In the world of science, the image of scientists is often associated with a person who has a lot of experience as a result of their old age, but the truth shows us that innovation has no age limits. In that sense, Heman Bekele, a 14-year-old teenager, was called ‘the best young scientist in the United States’ by invent a soap that heals skin cancer.
This prodigy, a ninth grade student in Annandale, Virginia, won the prestigious ‘3M & Discovery Education’ award, considered one of the most unique science competitions for high school students in the country. His invention not only distinguished him from the other nine finalists, but also earned him the title of ‘America’s best young scientist’.
Heman’s big victory happened at the 3M headquarters in St. Paul, Minnesota, on October 9 and 10, according to a press release. In his remarks during the award presentation, Heman expressed his belief in the positive impact that young minds can have on the world. “I’ve always been interested in biology and technology, and this challenge gave me the perfect platform to showcase my ideas,” he enthusiastically reveals.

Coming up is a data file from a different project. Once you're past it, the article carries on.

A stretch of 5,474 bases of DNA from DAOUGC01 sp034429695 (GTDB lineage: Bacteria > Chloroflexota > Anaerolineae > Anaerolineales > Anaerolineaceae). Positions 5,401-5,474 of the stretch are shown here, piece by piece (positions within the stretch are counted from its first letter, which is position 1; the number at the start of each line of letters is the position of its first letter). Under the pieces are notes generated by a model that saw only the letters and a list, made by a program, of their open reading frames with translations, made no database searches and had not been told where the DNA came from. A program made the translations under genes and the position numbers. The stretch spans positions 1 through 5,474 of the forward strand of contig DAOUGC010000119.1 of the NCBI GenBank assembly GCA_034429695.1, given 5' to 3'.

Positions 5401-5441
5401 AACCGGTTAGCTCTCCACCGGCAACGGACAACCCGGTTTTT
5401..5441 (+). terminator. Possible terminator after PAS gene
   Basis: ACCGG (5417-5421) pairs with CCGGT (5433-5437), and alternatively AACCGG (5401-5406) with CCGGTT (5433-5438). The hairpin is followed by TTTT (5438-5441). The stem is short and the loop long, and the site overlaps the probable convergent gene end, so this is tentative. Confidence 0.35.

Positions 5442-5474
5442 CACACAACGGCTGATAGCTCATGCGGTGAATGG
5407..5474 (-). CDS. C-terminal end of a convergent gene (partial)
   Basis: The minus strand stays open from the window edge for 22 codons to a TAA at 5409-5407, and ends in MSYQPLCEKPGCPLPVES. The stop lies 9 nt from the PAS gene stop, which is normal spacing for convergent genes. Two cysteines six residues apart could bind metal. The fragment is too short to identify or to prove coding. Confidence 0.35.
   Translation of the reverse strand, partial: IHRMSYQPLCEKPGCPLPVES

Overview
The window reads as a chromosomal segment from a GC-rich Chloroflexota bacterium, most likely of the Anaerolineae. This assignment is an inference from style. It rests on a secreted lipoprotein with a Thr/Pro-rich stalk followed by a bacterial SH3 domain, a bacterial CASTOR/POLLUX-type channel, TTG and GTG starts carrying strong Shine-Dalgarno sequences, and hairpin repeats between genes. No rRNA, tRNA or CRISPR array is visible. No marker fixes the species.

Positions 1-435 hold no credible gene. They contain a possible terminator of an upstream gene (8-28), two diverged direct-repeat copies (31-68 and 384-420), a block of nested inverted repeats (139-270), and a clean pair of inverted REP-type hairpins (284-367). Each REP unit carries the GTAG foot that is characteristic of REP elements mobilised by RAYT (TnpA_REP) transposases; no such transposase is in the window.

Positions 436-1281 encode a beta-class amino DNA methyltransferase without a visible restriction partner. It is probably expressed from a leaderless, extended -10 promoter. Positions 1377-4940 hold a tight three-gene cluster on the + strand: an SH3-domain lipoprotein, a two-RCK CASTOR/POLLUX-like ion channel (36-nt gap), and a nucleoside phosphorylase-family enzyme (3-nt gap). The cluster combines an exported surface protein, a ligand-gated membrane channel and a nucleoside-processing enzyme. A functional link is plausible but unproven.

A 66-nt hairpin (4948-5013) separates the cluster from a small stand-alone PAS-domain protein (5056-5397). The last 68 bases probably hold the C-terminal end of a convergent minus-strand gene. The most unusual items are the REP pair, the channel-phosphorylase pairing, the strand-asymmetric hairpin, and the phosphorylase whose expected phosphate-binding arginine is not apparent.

The competition, designed for students in fifth through eighth grade, seeks to promote creativity and innovation, encouraging participants to think of ideas that can change the world. Also, in addition to the prestigious title, the winners will receive a cash prize of $25,000, approx. 23,535 euros.
The invention of Heman Bekele
Its revolutionary bar of soap, made from several compounds, offers an affordable treatment solution melanoma with an almost ridiculous cost, approx 0.50 cents per unit.
However, this talented student is not only satisfied with his current recognition, because he intends to perfect his innovation and establish a non-profit organization to distribute his soap in communities that needs in the next five years, as reported by ‘3M & Discovery Education’.
In that competition, other talented young people also stood with their inventions. Shripriya Kalbhavia ninth grade student from San Jose, California, took second place for his patch WHAT allows automatic administration of medications without pills or needles. In this regard, Sarah Wanga seventh grade student from Andover, Massachusetts, placed third for inventing a gloves that can detect some epileptic seizures.